In this embodiment, in order to peel the molded resin product (i.e., the surface fastener with the pile core sheet embedded in the substrate sheet) off the die wheel 2, the upper and lower take-up rollers 6, 7 synchronously rotating in opposite directions are used. The circumferential surfaces of these take-up rollers 6, 7 may be smooth but preferably have circumferential grooves for receiving the hook elements 4b so as not to damage them. The rotational speed of the take-up rollers 6, 7 is slightly higher than that of the die wheel 2 in such a manner that the hook elements 4b can be removed smoothly off the hook-element-forming cavities 5a.

In the thus manufactured surface fastener, since the pile core sheet S is embedded in the substrate sheet 4a eccentrically toward the hook-element-surface side, it is possible to give the substrate sheet 4a adequate toughness both longitudinally and transversely so that products of uniform quality can be obtained as mentioned above. In the resulting surface fastener, no stretch occurs during cutting under tension, and no breakage of a sewing needle occurs during sewing.

FIG. 5 is a vertical cross-sectional view of an apparatus for manufacturing a surface fastener according to a second embodiment of this invention by extrusion molding.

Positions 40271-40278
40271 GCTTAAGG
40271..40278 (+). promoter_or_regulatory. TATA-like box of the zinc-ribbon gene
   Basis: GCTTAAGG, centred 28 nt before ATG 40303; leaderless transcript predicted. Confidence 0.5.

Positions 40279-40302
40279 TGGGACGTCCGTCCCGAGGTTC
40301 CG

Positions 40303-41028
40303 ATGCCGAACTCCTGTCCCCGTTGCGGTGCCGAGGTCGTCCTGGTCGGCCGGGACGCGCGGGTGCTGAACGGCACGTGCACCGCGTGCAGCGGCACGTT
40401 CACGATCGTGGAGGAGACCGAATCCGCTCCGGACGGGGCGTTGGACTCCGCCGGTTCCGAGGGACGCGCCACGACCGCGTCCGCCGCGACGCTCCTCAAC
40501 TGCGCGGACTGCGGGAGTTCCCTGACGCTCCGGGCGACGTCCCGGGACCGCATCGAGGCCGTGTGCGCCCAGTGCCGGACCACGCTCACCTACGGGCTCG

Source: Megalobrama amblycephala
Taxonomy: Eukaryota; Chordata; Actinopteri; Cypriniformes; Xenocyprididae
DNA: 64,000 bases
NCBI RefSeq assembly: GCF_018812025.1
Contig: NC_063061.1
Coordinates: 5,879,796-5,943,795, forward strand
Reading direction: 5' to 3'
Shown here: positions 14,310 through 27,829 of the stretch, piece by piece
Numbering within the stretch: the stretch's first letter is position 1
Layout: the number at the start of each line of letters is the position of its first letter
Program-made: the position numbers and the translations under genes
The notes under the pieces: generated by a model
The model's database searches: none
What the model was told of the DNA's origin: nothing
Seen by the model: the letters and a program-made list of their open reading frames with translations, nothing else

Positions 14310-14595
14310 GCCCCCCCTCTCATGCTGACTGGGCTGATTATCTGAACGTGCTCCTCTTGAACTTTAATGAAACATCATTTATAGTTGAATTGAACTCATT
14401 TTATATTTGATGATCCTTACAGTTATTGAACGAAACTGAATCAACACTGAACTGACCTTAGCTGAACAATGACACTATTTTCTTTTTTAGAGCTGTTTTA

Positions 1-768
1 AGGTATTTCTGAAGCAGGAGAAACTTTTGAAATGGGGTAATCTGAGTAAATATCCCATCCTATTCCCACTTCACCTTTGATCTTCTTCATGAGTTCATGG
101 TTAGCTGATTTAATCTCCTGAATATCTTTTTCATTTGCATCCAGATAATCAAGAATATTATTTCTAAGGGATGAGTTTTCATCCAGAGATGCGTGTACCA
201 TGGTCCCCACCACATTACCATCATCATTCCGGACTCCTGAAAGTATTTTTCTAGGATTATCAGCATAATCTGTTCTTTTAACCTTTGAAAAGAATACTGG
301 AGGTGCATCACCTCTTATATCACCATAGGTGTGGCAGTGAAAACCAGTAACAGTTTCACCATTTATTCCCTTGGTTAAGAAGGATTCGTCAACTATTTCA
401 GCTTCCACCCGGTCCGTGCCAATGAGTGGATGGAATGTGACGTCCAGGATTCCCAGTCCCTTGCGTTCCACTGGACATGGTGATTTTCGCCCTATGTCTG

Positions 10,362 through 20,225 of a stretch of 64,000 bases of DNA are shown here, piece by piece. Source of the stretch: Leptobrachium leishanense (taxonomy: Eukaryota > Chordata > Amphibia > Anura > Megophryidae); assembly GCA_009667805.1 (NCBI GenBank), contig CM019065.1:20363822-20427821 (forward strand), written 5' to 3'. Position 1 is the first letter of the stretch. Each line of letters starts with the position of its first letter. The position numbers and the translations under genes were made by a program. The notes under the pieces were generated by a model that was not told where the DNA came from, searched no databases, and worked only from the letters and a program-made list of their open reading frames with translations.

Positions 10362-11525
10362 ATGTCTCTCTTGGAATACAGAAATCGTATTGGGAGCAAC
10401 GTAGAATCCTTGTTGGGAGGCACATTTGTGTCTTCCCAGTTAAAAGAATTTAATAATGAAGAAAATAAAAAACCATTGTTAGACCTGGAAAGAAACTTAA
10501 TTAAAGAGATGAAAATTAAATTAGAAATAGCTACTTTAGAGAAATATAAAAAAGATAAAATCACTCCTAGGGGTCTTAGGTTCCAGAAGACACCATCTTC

In the second embodiment, an extrusion nozzle 11 is used to substitute for the injection die 1, and a press roller 13 is situated under the die wheel 2 with a predetermined gap. A molten resin extrusion outlet 11a of the extrusion nozzle 11 is situated to face the gap between the die wheel 2 and the press roller 13. In this embodiment, the most important point is that the pile core sheet S is introduced into the gap between the circumferential surface of the die wheel 2 and the molten resin 4, which is extruded from the molten resin extrusion outlet 11a of the extrusion nozzle 11, via the tension adjusting section 3, after partially contacting the circumferential surface of the die wheel 2. Further, a cooling water jacket 2a for cooling the circumferential surface of the die wheel 2 from the inside is situated in the die wheel 2, and a cooling air blower 14 is situated for blowing cooling air to the circumferential surface of the die wheel 2 having passed the pressing surface of the press roller 13. The die wheel 2 and the press roller 13 are driven, by a non-illustrated drive unit, to synchronously rotate in opposite directions as indicated by arrows in FIG. 5.